Thursday, October 31, 2013

Do you stand for diplomacy or war?

The choice is clear: do you stand fordiplomacy or war?

With all of the recent hopeful signs between the U.S. and Iran, the pro-war crowd will stop at nothing to kill diplomacy so they can start a war.
Last week, Dick Cheney went on TV to call for more sanctions and tell Americans that war with Iran is "inevitable."
Sheldon Adelson, who has given millions to pro-war lobbies and candidates, told an applauding crowd that instead of diplomacy we should nuke Iran.

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Tuesday, October 29, 2013


Yes, is an outstanding film by Sally Potter.

Watch a trailer
Read this review by:

"Sally Potter's "Yes" is a movie unlike any other I have seen or heard. Some critics have treated it as ill-behaved, as if its originality is offensive. Potter's sin has been to make a movie that is artistically mannered and overtly political; how dare she write her dialogue in poetry, provide a dying communist aunt, and end the film in Cuba?"
“Now, about the dialogue. It is written in iambic pentameter, the rhythm scheme of Shakespeare. It is a style poised between poetry and speech; "to be or not to be, that is the question," and another question is, does that sound to you like poetry or prose? To me, it sounds like prose that has been given the elegance and discipline of formal structure. The characters never sound as if they're reciting poetry, and the rhymes, far from sounding forced, sometimes can hardly be heard at all. What the dialogue brings to the film is a certain unstated gravity; it elevates what is being said into a realm of grace and care.”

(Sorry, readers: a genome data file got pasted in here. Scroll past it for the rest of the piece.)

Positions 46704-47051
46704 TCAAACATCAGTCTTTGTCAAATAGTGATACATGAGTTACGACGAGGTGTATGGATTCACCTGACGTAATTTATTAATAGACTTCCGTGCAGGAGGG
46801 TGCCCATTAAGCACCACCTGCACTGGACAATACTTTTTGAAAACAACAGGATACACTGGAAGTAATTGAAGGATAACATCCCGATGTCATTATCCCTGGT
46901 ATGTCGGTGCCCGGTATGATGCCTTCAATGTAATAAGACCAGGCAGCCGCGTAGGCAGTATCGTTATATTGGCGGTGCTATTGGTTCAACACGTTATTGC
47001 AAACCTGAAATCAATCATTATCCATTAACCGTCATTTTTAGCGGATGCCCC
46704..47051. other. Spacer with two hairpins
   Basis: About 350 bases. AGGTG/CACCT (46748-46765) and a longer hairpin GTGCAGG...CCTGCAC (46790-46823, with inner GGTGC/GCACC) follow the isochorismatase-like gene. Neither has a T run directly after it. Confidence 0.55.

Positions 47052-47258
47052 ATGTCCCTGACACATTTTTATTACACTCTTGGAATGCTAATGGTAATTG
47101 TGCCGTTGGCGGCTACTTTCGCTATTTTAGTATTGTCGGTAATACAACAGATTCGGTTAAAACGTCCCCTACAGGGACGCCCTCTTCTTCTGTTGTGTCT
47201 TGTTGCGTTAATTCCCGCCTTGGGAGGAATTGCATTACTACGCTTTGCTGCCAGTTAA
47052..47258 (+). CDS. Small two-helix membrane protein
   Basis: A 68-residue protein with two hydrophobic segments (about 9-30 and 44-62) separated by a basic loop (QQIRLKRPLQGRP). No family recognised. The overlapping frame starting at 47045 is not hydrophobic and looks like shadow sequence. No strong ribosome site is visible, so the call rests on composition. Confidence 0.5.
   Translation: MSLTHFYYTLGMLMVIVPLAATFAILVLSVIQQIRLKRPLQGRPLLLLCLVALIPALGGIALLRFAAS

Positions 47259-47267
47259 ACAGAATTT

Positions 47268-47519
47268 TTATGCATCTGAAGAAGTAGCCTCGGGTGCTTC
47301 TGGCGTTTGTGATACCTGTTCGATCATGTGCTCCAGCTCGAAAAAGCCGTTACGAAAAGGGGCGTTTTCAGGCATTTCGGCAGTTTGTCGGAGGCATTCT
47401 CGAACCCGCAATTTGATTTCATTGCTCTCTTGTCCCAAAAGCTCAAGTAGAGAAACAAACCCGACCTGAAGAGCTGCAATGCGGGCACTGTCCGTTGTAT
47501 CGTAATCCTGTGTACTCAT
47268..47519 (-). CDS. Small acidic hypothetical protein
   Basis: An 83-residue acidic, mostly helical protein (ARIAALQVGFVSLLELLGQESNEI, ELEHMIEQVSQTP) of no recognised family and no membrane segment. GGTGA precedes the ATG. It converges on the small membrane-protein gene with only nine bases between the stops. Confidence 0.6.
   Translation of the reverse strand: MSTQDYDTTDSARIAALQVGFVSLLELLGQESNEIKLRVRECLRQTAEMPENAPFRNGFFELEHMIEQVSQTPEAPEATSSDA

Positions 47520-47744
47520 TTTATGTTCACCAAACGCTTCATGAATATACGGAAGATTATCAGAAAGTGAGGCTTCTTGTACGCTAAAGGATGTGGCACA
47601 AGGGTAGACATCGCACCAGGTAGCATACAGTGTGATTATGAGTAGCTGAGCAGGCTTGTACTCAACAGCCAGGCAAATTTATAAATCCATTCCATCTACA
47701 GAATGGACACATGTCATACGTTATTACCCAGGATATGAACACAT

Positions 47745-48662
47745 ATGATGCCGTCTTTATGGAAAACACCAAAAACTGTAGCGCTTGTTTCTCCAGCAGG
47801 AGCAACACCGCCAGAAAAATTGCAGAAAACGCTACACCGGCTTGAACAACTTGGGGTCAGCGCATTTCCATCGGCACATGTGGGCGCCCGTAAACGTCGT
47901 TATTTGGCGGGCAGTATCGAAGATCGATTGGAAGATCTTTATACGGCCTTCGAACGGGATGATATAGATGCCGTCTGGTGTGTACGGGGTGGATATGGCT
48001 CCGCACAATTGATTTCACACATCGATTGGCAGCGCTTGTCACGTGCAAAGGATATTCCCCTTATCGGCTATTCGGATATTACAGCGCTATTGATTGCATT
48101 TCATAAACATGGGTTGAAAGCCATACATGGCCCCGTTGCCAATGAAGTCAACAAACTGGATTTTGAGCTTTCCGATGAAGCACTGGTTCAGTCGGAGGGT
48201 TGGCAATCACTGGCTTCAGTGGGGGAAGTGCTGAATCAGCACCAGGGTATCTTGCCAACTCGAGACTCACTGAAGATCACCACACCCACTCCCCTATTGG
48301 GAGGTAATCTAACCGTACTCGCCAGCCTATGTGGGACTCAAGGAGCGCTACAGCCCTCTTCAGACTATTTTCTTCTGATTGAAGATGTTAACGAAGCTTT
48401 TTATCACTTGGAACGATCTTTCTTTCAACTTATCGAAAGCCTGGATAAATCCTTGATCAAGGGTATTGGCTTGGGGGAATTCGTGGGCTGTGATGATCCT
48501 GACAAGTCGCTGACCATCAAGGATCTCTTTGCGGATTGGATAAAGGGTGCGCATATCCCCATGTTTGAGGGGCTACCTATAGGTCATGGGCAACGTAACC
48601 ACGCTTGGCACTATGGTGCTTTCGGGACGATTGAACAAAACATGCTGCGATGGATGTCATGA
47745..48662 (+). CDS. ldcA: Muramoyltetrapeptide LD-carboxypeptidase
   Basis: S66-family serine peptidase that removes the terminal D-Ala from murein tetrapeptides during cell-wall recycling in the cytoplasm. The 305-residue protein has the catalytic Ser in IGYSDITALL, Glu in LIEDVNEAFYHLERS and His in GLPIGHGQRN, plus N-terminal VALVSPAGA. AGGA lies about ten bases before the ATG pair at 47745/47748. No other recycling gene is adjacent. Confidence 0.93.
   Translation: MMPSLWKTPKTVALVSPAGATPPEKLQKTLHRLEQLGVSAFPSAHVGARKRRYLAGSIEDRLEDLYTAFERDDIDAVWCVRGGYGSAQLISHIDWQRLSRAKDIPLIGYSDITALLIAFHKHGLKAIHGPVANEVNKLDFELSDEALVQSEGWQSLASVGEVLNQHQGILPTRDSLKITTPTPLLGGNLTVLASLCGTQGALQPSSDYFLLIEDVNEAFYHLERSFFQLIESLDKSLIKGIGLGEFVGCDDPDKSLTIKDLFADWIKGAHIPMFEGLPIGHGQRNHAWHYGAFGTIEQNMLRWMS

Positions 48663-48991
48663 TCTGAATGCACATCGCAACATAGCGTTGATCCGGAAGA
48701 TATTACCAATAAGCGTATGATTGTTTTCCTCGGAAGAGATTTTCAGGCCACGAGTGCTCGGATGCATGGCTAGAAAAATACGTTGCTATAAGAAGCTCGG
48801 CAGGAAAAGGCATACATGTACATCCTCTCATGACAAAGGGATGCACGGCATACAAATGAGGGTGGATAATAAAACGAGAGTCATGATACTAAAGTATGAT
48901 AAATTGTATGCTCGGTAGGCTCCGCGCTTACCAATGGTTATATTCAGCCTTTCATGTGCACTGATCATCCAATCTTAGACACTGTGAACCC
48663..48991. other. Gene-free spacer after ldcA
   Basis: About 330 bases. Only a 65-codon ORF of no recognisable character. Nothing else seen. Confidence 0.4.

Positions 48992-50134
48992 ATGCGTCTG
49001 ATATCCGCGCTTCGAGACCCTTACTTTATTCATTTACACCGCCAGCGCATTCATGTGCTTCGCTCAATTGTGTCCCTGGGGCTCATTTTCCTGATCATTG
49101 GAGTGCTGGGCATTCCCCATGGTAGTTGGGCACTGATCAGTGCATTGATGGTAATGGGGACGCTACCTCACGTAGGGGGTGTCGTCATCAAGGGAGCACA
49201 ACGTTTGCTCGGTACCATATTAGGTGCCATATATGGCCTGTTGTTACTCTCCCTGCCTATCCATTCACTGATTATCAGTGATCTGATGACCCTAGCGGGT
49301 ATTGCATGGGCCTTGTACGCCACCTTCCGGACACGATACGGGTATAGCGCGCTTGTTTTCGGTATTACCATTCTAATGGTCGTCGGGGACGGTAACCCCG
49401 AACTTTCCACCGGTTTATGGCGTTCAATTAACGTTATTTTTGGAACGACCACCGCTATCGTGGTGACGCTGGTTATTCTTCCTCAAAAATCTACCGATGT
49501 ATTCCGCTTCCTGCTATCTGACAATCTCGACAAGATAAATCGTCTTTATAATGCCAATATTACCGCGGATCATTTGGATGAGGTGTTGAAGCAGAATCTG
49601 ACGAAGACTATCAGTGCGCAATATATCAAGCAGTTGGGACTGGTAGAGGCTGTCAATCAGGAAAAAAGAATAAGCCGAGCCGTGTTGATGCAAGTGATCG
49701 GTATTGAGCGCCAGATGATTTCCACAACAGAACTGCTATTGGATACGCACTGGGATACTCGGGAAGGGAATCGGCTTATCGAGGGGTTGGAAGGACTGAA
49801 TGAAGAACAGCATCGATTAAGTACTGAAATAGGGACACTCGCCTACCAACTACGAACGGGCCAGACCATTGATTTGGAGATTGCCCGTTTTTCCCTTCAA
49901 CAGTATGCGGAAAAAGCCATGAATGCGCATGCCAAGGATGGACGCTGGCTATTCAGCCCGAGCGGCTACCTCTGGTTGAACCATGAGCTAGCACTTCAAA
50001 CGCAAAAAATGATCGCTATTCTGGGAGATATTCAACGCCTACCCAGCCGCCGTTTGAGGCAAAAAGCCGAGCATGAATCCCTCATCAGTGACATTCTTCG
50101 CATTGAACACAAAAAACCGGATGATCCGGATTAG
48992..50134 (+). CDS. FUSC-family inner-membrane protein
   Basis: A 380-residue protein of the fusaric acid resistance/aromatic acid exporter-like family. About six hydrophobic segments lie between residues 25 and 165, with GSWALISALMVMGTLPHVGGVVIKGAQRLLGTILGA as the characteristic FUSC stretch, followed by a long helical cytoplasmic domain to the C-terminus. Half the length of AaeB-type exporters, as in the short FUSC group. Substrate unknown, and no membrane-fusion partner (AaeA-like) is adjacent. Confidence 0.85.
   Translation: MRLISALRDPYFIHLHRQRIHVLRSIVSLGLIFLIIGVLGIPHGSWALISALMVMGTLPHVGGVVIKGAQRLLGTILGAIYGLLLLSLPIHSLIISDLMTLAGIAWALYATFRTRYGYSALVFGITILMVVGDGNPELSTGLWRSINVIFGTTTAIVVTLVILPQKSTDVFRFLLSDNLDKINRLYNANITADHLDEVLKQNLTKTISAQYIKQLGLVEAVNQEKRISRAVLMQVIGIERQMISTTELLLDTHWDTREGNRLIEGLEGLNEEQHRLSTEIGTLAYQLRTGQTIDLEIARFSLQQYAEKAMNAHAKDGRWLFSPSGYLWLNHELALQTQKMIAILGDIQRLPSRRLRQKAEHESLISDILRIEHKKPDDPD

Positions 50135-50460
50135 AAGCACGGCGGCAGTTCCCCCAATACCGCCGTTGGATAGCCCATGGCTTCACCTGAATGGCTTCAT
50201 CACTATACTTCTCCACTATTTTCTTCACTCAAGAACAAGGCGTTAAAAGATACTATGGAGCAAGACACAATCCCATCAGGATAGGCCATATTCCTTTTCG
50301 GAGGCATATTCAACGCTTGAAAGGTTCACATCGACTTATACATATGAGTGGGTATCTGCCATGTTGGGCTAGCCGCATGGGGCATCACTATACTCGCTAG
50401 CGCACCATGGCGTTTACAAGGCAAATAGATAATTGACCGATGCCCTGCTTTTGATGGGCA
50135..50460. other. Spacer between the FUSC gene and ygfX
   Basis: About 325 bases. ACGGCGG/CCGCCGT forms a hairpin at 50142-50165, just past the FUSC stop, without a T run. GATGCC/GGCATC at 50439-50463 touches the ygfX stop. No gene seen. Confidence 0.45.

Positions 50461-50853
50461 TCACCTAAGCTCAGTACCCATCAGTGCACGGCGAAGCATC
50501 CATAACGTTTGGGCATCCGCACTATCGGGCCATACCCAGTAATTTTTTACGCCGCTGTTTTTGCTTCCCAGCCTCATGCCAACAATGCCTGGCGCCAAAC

“There is her dying aunt, an unrepentant Marxist who provides us her testament in an interior monologue while she is in a coma. This monologue, and others in the film, are heard while the visuals employ subtle, transient freeze-frames. The aunt concedes that communism has failed, but "what came in its place? A world of greed. A life spent longing for things you don't need." The same point is made by She's housecleaner (Shirley Henderson) and other maids and lavatory attendants seen more briefly. They clean up after us. We move through life shedding a cloud of organic dust, while minute specks of life make their living by nibbling at us. These mites and viruses in their turn cast off their own debris, while elsewhere galaxies are dying; the universe lives by making a mess of itself.”

Read more about Sally Potters's films.

Thursday, October 24, 2013

I’m Not an Exceptionalist!

Art work by Kaveh Adel

My new play, “I’m Not an Exceptionalist!” will be performed at the AmericanTheatre Company, 10 x 10 Festival.

I’m Not an Exceptionalist! is about an encounter between three women of three different backgrounds in a bus stop. It’s an intersection of commonality and conflicts.

The play raises this question: Why do some marginalized Pink Collar women who would think they could never break out of the pink-collar ghetto, put their hostilities on other races and working class immigrants while they are trapped by the same corporate organizations that exploit and control them? How would they find their common ground?

Director: Azar Kazemi
Actors: Donna Fulks (equity actor), Rula Gardenier and Ruth Guerra
Sound designer: Steven Yaussi
Light designer:  John Kelly